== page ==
Getting Down To Basics with Trenching

Ways to Safely Use Trench Boxes Trenches are quite common in many engineering and construction sites. They are meant for laying pipes, phone lines as well as lots of other constructions. While some are quite deep, others may be extremely shallow. Based on the soil’s quality, trench walls will not support themselves for long. A steel or aluminum trench box supports the trench walls to ensure it’s safe to work there without the danger of walls collapsing on equipment and people. Trench boxes are also called manhole boxes, tap boxes, sewer boxes, or trench shields. Pre-installation Before excavation commences, the site must go through a complete risk assessment to check for any potential risks, the employees needed and the equipment needed. The need for additional access is also looked at.
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Then the trench will have to be looked at. How deep does it need to be? How big should it be? Trenches of more than 5 feet require support either from shoring, sloping, or trench box. But if it’s more than 20 feet deep, a registered engineer is required to design the trench’s support. How will people enter the trench? It is by steps, ladders or a ramp? The trench needs to always be safe for access by workers within 25 feet, in emergency cases. The atmosphere inside the trench may also need to be tested for toxic gases or low oxygen levels. While trench boxes allow for simple installation, it’s not safe to pile boxes over each other.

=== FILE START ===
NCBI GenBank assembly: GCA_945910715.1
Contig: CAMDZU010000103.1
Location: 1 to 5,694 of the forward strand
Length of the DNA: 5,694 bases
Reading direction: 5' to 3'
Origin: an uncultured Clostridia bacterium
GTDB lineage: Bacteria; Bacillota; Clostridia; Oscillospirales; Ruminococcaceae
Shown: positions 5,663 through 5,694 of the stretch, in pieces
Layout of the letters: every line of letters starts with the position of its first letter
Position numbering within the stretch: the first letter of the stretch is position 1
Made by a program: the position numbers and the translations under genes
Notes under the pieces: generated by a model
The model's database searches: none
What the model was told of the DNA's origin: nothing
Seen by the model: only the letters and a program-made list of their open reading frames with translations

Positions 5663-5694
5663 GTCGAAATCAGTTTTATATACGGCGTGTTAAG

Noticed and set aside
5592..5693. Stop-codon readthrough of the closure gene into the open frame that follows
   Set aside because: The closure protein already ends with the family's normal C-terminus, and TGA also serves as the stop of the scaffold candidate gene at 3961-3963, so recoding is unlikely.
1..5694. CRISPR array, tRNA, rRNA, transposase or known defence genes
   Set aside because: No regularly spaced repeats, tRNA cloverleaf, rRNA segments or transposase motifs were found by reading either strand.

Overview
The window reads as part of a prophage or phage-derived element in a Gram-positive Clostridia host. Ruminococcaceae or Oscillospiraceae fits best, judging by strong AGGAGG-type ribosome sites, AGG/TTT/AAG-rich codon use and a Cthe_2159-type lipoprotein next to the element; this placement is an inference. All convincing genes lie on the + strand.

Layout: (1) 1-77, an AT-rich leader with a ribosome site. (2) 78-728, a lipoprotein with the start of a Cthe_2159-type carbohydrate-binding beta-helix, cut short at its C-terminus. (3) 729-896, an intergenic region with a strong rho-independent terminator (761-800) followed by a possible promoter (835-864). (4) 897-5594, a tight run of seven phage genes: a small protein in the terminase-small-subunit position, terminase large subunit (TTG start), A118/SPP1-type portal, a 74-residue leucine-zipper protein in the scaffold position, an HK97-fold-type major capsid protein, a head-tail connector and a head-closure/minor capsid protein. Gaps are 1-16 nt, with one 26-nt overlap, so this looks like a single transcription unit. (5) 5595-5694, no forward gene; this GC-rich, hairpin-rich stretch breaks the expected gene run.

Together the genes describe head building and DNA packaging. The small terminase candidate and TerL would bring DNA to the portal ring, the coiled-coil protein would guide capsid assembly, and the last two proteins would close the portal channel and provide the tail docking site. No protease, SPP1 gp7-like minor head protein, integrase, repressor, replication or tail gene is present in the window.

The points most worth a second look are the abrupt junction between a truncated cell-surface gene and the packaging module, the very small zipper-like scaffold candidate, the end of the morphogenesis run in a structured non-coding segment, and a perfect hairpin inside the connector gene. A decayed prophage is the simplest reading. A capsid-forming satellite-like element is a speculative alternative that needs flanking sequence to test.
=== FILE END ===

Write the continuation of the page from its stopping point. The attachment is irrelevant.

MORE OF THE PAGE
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Taking care of the trench Inspect the trench support or trench box every day for any signs of movement and damage. All workers on the site need to wear their own protective gear, hard hat, steel-toed boots, high visibility clothing and so on. Be sure to keep heavy tools and equipment away from the trench’s edge. Excavation It’s probably easier to install a manhole box than extract it because of the moving earth in the area around the trench. It’s best to extract using a chain sling, through any of these 3 ways. Straight pull–this involves simply attaching a sling to two extraction/lifting points and lifting it out. Half pull–this involves attaching a sling to the side of a manhole box, lifting it as high as possible, switching the sling to the other side and repeating the action until the manhole box is removed. Single pull–this involves attaching a single chain sling leg to an extraction/lifting point and raising the panel corners in turns; once the manhole box moves easily, it’s taken out with the straight pull. In summary, trenches help save lives. They must be planned for and it’s a legal requirement to make use of them. Provided they’re well maintained and used, they do make work so much safer and easier.